I take care of the day-to-day running of an exciting content and social house in the Middle East. What that really means is I watch a lot of amazing, hard working and incredibly talented people do what they’re the best at every day and simply find new outlets for them to create for.
What challenges do you face?
Adding to the points before about content in the Middle East, it would be education and risk management. Education of new technologies and services that we want to offer before putting them into action, and the risk management versus rewards behind a client investing into something that no one else in the region has thought about.
What’s the most rewarding part of your job?
Constant creativity. The ability to work with great people and great clients on a whole host of projects is like having ten jobs in one day. Seeing the success and response to a crazy idea we’ve had, or the feedback of a live stream that we promised would work is always amazing. Having all the guys with me who are such experts in their field allows me to learn more in a day about colour correction, or after effects, or 360 photography than I would ever have if I had taken a course for example.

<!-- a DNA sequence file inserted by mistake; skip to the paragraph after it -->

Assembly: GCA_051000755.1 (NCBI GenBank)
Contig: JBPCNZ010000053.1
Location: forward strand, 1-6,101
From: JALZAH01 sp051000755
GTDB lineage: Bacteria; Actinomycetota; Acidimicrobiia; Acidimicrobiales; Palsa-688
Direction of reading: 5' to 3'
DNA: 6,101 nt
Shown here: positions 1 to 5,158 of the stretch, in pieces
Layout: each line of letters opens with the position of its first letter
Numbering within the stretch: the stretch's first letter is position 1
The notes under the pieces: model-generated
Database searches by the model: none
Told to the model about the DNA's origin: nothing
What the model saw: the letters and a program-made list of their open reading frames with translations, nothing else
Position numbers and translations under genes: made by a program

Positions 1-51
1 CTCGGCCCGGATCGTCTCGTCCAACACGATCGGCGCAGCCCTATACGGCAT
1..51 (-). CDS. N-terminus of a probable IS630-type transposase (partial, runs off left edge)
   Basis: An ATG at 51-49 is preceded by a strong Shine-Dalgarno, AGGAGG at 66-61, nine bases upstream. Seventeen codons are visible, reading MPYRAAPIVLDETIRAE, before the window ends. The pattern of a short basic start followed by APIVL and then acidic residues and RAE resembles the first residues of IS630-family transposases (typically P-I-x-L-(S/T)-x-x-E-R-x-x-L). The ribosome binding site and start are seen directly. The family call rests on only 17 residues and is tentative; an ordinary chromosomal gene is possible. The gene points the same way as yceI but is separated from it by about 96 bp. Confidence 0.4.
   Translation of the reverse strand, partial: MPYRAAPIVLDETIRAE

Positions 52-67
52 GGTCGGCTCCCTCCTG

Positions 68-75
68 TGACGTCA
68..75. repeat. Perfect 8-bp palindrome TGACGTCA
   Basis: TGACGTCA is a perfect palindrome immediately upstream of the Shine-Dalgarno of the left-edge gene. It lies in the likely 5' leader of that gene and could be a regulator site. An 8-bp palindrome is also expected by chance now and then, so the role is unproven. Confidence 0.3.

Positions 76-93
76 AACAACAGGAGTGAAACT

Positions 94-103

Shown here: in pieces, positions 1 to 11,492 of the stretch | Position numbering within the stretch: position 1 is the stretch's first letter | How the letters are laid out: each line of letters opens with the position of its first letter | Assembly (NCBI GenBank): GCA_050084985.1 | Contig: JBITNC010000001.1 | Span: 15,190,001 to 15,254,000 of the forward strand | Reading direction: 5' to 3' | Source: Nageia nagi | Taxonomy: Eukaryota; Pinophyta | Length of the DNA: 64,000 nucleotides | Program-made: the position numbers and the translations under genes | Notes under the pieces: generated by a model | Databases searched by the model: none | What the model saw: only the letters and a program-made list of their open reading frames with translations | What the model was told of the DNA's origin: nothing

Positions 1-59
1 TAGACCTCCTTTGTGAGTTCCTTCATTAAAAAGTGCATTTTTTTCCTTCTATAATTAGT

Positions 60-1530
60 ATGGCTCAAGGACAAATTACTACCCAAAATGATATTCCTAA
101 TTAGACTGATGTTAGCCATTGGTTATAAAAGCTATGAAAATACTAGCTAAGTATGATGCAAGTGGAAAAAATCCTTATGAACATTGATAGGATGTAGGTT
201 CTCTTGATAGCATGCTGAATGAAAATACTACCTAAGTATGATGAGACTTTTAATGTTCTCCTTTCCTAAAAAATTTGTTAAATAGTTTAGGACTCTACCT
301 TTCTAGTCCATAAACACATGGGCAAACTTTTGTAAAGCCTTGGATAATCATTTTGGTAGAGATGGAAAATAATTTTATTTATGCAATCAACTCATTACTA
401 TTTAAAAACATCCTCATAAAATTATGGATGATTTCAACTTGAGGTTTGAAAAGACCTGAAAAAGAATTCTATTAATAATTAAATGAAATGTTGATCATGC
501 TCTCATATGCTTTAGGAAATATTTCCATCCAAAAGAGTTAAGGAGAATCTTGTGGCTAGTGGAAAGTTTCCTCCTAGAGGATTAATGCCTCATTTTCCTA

How would you rather be contacted at work?
Any and every way. Whatsapp is number one, but feel free to Skype, email, or even drop into the DMs!
Does the region’s cultural diversity pose as a limitation or advantage to content creation and marketing?
It is a limitation in the way that an individual piece of content will not reach the entire population. Different nationalities and demographics also all use different platforms in different ways. This is simply a challenge that we enjoy overcoming, creating specific content in different languages and making sure our targeted advertisements are hitting each and every demographic.